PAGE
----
The lack of alternative energy sources to fuel our vehicles and replace expensive oil, jeopardizes U.S. national security, forces Americans to pay more at the pump, and greatly represses our ability to reduce pollution and address climate change concerns. In my state of California, 74% of all emissions – including CO2, toxic pollutants, ozone forming emissions and more – come from petroleum. Oil accounts for 65% of California’s GHG emissions, compared to 33% from natural gas, and less than 2% from coal. Meanwhile, each year, the U.S. spends more than $600 billion to buy oil and oil products, which is six times more than we spend on any other energy source.
Increased fuel efficiency, which under the new CAFE standard will roll into the market over the next 3 decades, is a great start in reducing total oil consumption. However, the question is, can we do more? And, how can we speed up the transition away from oil? Popular ideas are not effective solutions to our oil addiction on the short term. Here they are, and let me explain why:
- Public transportation – America’s urban sprawl and massive expanse of open land between the coasts means public transportation will only be a partial solution in large metropolitan areas.
- Taxation – Trying to motivate people away from oil through price structures hasn’t worked. Despite a 400% increase in the price of oil since 1997, oil consumption has gone up more than 20%. Furthermore, taxing oil is an incredibly regressive measure, which increases poverty.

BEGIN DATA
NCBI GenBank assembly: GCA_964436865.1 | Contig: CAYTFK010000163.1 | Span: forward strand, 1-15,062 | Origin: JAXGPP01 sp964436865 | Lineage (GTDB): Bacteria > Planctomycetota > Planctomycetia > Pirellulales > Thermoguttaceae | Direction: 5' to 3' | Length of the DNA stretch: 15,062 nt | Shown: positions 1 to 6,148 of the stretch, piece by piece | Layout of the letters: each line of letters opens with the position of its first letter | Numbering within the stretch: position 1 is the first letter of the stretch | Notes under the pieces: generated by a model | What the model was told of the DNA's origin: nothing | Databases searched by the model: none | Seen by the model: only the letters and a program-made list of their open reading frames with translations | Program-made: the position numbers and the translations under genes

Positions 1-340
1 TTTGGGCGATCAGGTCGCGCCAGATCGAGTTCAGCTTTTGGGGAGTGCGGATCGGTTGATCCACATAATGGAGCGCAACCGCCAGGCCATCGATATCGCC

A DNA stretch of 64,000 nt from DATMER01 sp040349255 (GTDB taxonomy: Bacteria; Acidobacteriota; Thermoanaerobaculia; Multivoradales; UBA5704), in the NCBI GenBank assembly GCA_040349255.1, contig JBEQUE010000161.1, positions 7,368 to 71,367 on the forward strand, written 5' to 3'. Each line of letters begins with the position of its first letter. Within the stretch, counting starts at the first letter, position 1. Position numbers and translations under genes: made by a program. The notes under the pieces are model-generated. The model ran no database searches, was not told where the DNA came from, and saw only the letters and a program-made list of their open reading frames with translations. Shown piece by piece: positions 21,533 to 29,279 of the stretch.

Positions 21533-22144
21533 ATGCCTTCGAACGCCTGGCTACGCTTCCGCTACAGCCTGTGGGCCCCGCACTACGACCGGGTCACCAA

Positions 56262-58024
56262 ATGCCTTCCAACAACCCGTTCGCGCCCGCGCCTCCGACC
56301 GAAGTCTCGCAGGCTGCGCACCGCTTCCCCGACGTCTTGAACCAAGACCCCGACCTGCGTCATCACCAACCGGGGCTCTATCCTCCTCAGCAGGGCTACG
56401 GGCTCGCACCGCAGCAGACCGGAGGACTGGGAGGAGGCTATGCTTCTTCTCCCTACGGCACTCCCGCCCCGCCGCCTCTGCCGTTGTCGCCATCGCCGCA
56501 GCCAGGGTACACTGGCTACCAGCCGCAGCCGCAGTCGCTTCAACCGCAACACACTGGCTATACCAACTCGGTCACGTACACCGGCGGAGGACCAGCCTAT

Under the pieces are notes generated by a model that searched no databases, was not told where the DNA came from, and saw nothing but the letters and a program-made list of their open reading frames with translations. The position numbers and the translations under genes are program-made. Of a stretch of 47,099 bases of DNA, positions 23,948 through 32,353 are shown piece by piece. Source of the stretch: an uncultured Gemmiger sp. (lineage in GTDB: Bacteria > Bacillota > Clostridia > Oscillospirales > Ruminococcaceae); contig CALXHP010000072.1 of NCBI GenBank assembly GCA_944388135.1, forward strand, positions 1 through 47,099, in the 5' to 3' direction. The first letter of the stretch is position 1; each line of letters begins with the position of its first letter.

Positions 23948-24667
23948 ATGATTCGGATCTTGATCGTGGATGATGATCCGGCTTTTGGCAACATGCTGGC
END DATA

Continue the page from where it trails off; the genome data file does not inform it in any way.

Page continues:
- Electrification – Electric cars are a great new innovation. However, mass adoption is decades away. If we grow the number of electric cars by 33% every year (an optimistic assumption), in a decade, no more than 4-5% of the total fleet will be electric.
The last alternative to our oil addiction is switching to alcohol fuels. They can work with existing cars on the road today and offer tremendous environmental benefits:
- Dissolve in water, biodegradable
- Smaller molecules, reduce smog
- Replace toluene, an aromatic neurotoxin that makes up 25-35% of the content of gasoline
- High octane means even higher efficiency engines
- Fewer greenhouse gas emissions
- Can be made from a multitude of renewables sources
The two biggest objections to alcohol fuels is the food vs fuel debate, and, to the extent alcohol fuels will be made from natural gas, the issue becomes the environmental impact of fracking.
In my TEDx talk, I demonstrated that both corn prices and food prices are indexed to the price of oil. When oil price rises, the price of all energy byproducts rise including ethanol, corn and food. Competition with alcohol fuel at the pump can lower the price of oil, and with it lower the price of ethanol, corn and food.
When it comes to fracking, 90% of all new oil wells in the US are drilled for fracking. This means that fracking is no longer a natural gas only phenomenon. If we decide to do nothing, we are sticking with oil (even in high efficiency cars). And if we stick only with oil we are in fact supporting fracking.
So what are we waiting for?
Q: Are alcohol fuels a viable transportation fuel and the best way to address U.S. dependence on oil? What are the challenges to opening up the transportation fuel market?